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Implementing a Bilingual Authorization Program

In Fall 2022, Whittier College’s Teacher Education program launched their online bilingual authorization program (BILA). In year 1, the program was initially fully asynchronous,...

Mastering Reading

Iñupiaq in Action

HomeOpEdLet Teachers Be the Influencers

Let Teachers Be the Influencers

A recent NEA survey found that 55% of all educators plan to leave the profession earlier than expected due to pandemic-related stress.
In just two years’ time, the US is expected to have about 200,000 fewer teachers than it needs. Of course, teacher pay needs to be substantially increased to help recruit and retain them, but to fully fill these vacancies, school leaders need to embrace other factors important to Gen Z—the digital natives who prioritize diversity, activism, and work/life balance.

The long-feared teacher shortage crisis has now arrived across the subject areas of early childhood education, language arts, mathematics, science, and special education, and although California is at the top of the list of ten states with teacher shortages, educators will be in short supply nationwide.

The only way to solve the teacher shortage is to attract young trainees to the profession from all sectors of the community who are representative of the student body they will be teaching. Gen Z is the most populous generation on earth, with more than one-third of the world’s population counting themselves Gen Zers. In the US, Gen Z constitutes more than a quarter of the population and is the most diverse generation in the nation’s history. According to a comprehensive survey by Deloitte, Gen Zers are drawn toward working in the tech industry, with 51% of those surveyed rating technology as a top industry in which to work. At the same time, they also are drawn to work that supports the greater good, such as education (41%) and health care (37%).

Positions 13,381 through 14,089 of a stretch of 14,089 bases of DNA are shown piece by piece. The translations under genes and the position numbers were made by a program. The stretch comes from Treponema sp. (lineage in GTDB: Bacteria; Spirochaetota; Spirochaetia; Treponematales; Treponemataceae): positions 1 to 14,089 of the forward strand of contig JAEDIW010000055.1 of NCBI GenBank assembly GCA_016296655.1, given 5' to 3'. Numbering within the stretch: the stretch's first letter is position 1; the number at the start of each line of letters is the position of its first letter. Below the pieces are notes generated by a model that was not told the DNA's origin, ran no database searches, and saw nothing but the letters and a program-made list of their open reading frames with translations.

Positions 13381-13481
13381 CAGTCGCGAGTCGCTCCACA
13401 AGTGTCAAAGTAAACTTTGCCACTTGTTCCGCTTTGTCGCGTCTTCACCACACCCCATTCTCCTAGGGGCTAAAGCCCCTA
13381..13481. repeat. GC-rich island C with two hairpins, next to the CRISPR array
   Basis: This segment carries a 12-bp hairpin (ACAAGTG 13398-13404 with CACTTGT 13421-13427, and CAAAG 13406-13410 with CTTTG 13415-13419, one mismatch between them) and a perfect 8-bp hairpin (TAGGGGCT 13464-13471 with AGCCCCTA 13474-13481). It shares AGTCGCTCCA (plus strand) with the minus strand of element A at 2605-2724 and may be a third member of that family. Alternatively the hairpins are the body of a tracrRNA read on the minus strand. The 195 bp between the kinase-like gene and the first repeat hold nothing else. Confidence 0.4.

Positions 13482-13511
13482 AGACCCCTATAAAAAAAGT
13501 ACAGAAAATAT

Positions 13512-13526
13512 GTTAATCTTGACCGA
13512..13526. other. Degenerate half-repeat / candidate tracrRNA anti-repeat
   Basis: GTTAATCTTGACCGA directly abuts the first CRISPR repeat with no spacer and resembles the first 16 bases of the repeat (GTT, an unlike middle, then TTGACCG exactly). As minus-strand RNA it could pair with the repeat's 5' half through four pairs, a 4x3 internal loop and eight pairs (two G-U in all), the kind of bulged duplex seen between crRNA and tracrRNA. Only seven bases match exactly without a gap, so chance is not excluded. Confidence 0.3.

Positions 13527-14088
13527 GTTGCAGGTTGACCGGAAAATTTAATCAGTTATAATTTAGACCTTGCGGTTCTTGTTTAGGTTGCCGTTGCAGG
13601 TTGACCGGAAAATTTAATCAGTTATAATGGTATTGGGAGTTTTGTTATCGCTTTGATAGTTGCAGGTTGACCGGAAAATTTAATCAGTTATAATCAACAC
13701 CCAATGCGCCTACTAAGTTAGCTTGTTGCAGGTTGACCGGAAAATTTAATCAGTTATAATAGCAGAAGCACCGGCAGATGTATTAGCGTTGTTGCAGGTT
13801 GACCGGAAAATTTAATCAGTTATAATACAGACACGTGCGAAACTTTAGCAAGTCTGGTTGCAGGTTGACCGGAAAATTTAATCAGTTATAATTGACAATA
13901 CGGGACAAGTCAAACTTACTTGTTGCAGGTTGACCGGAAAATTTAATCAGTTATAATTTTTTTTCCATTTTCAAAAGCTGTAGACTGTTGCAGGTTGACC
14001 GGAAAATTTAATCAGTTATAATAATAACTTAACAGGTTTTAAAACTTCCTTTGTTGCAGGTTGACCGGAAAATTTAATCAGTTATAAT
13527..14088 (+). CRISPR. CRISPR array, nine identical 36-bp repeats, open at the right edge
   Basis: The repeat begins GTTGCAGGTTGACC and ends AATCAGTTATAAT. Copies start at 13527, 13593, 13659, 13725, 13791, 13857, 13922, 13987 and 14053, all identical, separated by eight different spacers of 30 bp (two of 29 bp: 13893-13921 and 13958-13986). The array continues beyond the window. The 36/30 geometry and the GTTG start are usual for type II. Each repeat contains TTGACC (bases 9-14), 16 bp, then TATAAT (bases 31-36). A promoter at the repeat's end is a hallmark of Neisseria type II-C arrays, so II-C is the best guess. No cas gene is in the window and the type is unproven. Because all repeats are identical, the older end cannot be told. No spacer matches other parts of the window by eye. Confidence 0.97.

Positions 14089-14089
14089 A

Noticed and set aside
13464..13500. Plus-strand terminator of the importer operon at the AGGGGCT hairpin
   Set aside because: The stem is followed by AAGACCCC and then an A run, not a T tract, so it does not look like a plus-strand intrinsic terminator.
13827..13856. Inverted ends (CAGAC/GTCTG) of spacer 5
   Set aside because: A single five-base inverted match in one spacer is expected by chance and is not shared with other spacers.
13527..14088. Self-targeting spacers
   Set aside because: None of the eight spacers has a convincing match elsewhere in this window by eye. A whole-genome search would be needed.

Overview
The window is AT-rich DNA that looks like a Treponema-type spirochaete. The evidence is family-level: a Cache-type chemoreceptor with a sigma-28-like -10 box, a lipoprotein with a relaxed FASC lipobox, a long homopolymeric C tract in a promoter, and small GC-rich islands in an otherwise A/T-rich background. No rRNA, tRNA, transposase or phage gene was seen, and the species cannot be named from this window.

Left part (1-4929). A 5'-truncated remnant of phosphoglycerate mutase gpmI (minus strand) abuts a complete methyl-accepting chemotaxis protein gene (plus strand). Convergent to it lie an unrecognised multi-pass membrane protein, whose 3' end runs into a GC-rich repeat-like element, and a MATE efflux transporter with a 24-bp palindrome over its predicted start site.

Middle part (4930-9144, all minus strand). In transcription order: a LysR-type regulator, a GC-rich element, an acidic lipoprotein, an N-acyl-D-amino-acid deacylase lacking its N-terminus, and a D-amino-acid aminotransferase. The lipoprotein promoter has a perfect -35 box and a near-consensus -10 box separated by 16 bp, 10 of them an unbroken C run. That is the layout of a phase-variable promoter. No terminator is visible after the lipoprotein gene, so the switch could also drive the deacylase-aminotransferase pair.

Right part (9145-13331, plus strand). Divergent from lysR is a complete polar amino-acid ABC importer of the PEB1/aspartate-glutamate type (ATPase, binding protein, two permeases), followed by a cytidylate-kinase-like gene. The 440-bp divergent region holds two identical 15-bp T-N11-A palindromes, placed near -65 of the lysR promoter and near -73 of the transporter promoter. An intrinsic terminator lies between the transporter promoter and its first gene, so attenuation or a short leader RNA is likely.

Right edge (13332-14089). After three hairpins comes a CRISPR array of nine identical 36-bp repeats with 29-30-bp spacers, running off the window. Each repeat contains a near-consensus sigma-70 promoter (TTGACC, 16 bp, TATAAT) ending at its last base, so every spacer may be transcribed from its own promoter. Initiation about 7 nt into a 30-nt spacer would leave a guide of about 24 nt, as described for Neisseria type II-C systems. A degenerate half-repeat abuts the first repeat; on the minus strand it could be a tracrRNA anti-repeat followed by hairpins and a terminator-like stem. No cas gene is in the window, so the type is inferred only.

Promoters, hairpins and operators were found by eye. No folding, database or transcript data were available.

To help make education a more attractive career choice for all Gen Zers—especially young men, who have traditionally been difficult to recruit—the fun tech side of the job should be emphasized. At the same time, teachers have to be retooled with the latest developments in edtech and have access to ongoing training to keep their skills up to date.

Thanks to post-pandemic recovery funding, we have a unique opportunity to increase teacher salaries to an acceptable level, but while salary is the most important factor in deciding on a job, Gen Z values diversity and social activism more than previous generations and they want to work at organizations where the values align with their own, with 77% of respondents saying that it’s important.

Of course, we need more teacher preparation programs and a solution to the crippling student loan debts incurred by teachers, but first of all, we need to stimulate the demand to become teachers. Teachers have borne the brunt of much of the political dissatisfaction over the last decade, so a great deal of PR work has to be done to convince young people without children of the excitement, joy, and diversity in teaching. Only in education can there be the cultural, linguistic diversity mixed with constant, lifelong learning and rewarding sense of contribution that this young generation so desires.
Teaching ticks all the boxes for Gen Zers. On top of giving the next generation of educators the salaries and the respect they deserve, we have to make sure that they have the tools and autonomy to make it the most fun and rewarding career ever…

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